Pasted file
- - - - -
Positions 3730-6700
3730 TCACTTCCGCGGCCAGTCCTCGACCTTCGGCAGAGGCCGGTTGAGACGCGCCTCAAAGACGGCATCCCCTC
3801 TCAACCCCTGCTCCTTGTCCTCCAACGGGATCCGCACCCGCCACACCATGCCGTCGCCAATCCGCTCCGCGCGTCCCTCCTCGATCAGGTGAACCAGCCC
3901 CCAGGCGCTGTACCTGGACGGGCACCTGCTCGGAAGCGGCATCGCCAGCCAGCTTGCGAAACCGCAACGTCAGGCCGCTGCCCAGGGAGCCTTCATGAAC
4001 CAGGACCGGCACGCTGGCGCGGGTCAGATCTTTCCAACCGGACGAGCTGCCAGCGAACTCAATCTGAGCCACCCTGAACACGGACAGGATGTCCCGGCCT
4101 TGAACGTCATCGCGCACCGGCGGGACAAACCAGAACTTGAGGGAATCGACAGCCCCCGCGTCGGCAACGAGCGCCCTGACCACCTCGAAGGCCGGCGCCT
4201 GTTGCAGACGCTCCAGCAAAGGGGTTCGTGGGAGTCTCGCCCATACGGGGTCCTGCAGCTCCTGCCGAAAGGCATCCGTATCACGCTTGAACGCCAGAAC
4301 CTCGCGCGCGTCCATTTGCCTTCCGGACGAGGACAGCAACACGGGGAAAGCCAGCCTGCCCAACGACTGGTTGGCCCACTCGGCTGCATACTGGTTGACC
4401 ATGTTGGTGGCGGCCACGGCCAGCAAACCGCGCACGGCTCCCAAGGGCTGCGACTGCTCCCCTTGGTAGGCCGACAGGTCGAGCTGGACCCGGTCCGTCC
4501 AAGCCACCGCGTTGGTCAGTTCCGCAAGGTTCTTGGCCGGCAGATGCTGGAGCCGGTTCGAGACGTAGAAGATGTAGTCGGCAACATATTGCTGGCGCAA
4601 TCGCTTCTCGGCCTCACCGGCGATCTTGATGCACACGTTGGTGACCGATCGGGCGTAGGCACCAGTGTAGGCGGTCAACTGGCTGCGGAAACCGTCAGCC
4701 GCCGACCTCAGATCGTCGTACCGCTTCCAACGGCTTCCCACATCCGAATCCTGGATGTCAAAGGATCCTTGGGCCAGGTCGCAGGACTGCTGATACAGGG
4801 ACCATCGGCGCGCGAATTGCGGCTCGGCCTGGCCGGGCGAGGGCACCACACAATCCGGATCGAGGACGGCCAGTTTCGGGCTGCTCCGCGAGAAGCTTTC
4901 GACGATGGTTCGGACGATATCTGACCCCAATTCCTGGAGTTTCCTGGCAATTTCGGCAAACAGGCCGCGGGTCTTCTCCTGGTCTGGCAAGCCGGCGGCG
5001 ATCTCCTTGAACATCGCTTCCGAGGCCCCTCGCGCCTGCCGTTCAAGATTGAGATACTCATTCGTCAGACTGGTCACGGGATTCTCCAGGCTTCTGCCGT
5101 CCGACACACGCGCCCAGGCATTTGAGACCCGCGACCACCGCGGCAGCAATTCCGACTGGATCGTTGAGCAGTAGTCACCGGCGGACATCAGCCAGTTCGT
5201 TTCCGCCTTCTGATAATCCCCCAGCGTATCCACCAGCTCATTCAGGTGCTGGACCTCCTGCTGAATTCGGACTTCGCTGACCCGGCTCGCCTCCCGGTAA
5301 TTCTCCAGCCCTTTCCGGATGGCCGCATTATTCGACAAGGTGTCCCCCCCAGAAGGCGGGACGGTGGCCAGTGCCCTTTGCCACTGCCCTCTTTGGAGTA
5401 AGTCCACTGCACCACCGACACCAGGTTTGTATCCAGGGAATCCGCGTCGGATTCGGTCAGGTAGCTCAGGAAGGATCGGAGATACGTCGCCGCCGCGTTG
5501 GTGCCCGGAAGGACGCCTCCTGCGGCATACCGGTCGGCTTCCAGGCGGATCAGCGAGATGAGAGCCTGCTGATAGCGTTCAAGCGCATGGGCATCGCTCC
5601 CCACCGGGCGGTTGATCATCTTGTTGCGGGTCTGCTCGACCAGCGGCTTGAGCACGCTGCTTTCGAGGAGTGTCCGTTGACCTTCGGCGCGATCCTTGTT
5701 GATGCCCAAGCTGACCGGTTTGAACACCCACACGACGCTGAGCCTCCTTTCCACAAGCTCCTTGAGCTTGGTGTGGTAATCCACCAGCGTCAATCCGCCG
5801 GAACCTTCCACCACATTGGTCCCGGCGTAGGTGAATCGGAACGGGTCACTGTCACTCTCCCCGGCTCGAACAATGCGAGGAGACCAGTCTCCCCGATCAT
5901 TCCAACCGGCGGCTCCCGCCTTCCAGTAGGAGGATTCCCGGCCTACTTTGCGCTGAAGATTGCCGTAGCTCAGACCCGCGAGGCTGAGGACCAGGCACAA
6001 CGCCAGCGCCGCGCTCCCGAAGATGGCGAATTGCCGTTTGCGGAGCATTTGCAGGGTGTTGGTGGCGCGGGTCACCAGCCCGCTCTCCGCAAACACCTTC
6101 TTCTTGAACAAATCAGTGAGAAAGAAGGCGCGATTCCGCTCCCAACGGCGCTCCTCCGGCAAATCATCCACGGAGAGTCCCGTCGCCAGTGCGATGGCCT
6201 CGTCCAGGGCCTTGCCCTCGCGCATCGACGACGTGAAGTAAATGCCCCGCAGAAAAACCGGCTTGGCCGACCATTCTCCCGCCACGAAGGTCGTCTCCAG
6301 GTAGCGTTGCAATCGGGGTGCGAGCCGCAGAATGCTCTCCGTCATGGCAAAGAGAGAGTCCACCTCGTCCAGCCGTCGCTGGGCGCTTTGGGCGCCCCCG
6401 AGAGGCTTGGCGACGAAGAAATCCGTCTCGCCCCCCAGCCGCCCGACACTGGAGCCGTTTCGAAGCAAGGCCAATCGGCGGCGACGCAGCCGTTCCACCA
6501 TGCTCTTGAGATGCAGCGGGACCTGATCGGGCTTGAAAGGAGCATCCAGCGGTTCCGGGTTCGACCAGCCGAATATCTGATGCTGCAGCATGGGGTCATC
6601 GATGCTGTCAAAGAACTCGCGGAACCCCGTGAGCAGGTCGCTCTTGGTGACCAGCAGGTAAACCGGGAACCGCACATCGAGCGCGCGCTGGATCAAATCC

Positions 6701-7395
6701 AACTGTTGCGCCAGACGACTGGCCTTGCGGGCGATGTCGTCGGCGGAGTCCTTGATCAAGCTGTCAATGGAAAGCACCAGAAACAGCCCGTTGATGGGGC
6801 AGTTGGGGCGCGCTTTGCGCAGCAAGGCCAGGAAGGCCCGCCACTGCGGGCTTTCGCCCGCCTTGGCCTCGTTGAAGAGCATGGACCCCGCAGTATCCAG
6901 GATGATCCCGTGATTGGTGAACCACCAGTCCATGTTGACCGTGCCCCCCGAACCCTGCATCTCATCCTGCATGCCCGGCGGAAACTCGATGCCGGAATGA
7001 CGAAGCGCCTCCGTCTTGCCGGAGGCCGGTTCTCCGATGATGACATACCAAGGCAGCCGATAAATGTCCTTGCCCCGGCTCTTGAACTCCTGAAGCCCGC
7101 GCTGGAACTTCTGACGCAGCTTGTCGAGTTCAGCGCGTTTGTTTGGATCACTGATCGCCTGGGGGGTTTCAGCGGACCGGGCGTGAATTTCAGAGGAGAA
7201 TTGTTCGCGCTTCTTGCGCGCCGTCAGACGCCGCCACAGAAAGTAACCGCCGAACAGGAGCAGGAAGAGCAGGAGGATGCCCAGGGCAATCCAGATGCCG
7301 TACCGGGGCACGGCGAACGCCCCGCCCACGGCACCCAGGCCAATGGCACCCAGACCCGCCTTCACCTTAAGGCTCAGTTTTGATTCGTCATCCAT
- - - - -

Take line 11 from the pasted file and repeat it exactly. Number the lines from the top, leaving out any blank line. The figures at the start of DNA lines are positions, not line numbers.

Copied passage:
4601 TCGCTTCTCGGCCTCACCGGCGATCTTGATGCACACGTTGGTGACCGATCGGGCGTAGGCACCAGTGTAGGCGGTCAACTGGCTGCGGAAACCGTCAGCC